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ART - guidelines on training + welfare

Discussion in 'Dog Training and Behaviour' started by leashedForLife, May 31, 2010.

  1. mum2three

    mum2three PetForums Junior

    Jan 5, 2010
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    I get confused by these tv dog behaviourists. A lot of what is said about dog behaviour seems to make sense. For example them sensing our emotions and reacting to negatives by becoming aggresive or fearful etc, also owners needing to be a pack leader. It certainly seems that spoilt dogs with poor boundies and rules have more problems. However pinning a dog down who is acting aggressive and "making a mouth with your hand" just doesn't sit well with me. Watching it makes me feel very uncomfortable.
    Of course we have another who is totally non physical punishment and uses sound overrsion. Should we be taking anything from these two famous "dog experts" or should I just be switching off.
    BTW, a local gundog trainer told me that I should train my GSP calmly, not too much verbal, reward with a simple pet rather than an excited "good boy" and a quick check with the lead if he's showing too much interest in something unwanted. This is because of their boisterous nature and mine is very boisterous. This of course doesn't fit with our second "tv" expert who wants lots of happy voice and stern voice.
    Sorry if this was not the point of your post:)
  2. leashedForLife

    Nov 1, 2009
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    hey, 2-3! :--)
    dogs are emotional creatures, definitely - and if U come home in a foul frame of mind, ready to snap the head off anyone who looks at U cockeyed, the dog will know it before U get to the door - the slamming and sharp footsteps + abrupt, self-absorbed manner are so obvious; the kids might innocently shout, Hi!, and come running, but the more perceptive dog might go under the bed. :p

    and yes - reacting to negatives, as in aversives or harsh handling, by becoming aggro, snapping defensively, or fearful and trying to hide, flee or shut-down, are all very predictable.

    domestic-dogs are not wolves, and have not been for a long time; even wild wolves don;t form the sort of packs once claimed,
    with rigid hierarchies and constant battles for supremacy -
    they are really no more than extended families, with mom, dad, a couple older-children not yet ready to leave (and form packs/families of their own) and the current young-pups. the parents are the leaders NOT because they are red in tooth + claw - but because they are the ones who are old-enuf to know what they are doing, who provide for the puppies, and teach the teenagers.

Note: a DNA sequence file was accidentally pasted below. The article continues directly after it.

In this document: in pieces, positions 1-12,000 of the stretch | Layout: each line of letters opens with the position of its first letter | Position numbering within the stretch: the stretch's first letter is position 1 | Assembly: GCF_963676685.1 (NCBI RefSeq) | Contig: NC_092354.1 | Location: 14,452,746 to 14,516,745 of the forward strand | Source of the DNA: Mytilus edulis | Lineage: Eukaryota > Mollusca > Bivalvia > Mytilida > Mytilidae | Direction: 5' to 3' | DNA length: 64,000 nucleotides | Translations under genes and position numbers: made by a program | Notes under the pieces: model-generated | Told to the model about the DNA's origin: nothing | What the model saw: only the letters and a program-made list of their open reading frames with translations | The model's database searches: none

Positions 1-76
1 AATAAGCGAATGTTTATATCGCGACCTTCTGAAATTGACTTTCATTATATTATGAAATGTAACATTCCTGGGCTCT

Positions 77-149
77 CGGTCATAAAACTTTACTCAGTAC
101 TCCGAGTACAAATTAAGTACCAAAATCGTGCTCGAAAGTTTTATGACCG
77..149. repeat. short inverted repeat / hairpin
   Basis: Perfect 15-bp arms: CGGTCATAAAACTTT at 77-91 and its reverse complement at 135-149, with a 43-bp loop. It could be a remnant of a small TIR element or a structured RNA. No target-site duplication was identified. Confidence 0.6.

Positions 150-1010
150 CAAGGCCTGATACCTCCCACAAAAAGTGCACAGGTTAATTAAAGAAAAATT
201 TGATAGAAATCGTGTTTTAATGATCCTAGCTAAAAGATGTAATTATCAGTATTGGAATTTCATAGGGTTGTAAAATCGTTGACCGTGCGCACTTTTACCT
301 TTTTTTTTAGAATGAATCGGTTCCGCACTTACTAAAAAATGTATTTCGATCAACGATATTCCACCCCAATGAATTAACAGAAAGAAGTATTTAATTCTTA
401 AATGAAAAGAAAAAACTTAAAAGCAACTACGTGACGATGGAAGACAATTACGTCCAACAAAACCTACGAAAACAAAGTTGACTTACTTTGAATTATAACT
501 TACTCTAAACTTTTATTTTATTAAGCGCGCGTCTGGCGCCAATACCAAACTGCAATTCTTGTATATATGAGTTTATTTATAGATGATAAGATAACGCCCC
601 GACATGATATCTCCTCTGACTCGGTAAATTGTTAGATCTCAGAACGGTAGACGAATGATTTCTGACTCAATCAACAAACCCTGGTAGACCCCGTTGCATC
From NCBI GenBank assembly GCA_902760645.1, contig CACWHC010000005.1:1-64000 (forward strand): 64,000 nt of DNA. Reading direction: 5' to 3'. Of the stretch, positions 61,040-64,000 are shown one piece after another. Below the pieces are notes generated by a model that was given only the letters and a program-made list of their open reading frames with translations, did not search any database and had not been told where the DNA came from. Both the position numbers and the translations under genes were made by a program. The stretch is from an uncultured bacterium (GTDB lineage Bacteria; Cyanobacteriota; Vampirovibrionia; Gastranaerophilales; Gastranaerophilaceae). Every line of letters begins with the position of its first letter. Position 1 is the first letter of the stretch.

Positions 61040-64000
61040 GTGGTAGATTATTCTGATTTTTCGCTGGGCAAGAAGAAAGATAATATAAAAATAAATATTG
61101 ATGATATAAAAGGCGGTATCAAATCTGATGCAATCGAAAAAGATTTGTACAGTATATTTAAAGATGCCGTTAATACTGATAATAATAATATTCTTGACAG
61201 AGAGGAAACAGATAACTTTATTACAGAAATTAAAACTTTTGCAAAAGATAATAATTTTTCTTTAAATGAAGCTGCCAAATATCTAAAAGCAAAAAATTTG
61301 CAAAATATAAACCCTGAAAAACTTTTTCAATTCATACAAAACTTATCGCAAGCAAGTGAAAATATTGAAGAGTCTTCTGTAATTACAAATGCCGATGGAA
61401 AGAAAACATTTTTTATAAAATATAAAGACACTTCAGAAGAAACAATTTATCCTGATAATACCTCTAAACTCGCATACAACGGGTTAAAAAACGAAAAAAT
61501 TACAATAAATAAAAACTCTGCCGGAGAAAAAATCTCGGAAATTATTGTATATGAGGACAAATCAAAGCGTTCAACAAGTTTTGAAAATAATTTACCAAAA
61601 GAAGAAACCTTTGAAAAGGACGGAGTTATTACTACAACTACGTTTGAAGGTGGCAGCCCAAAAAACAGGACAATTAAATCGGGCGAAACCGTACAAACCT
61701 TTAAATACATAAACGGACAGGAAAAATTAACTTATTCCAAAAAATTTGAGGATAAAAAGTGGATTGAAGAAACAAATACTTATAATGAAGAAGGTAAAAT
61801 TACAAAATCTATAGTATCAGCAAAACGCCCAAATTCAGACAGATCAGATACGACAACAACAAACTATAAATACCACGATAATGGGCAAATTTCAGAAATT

so if we REALLY want to run our household, including the dog(s), as a wolf-family, being good parents is what it comes down to... teaching, protecting, providing, and yes: rules - what can the dog DO, for praise + rewards?
    teaching the dog (and the children) what we *want* saves untold amounts of time + hassle constantly "correcting"
    IOW punishing un-wanted behavior; life becomes a whole lot simpler if we manage + monitor so that the dogs / kids **cannot** do what we don;t want, and are goof-proofed into doing what we Do Want.
    it saves all that frustration + angry lecturing, and they - the dogs or kids - practically teach themselves.

    U can have good boundaries + consistent rules without pinning, poking, collar-jerks, intimidation - who wants to spend their lives
    in a state of armed-truce, watching for a rebellion among the peasants? :nonod: was THAT why U wanted a dog? of course not;
    U want a 4-footed companion to go walkabout, hang-out with, jog while U bike or play fetch - or maybe Ur hearts set on a dog-sport...
    but U didn;t want to become a prison-guard, harassing the surly inmates into behaving themselves, and wasting precious hours DENYING them activities. in that scenario, U are as much a prisoner as the inmates - and nobody is having much fun. :eek:

    i would say that management is the key to preventing a lot of unwanted (but perfectly natural) dog-behavior; if U are leaving for a shopping trip and going out for lunch, don;t leave the teething puppy loose in the house for 4-hours, come home, and blow-up - safely confine the pup to a puppy-proofed area, or a crate-trained pup to their crate, WITH busywork... and come home to an intact house, and a relaxed puppy.
    there are things dogs DO - teethe, chew (lifelong), bark, chase, play with many objects; they use urine + stool to mark their space; they instinctively defend food or treasured-objects or puppies...
    they are predictable, normal behaviors, not attempts to de-throne the reigning Monarch.
    if we prevent what we don;t want, and teach / reward what we DO want, dogs IMO + IME can learn anything they are physically capable of performing --- and that we have the patience to teach.
    i do not know who this might be?
    if its *victoria stilwell*, then she teaches more than shout *Oi!* at the dog when s/he misbehaves; ;) she expects owners
    to train, IOW teach the dog what is wanted - not simply interrupt any + everything.
    if thats all U are getting from *victoria* AKA *Its Me or the Dog*, i think turning it off is a good choice - maybe learning in smaller pieces, and more specific lessons, would be better;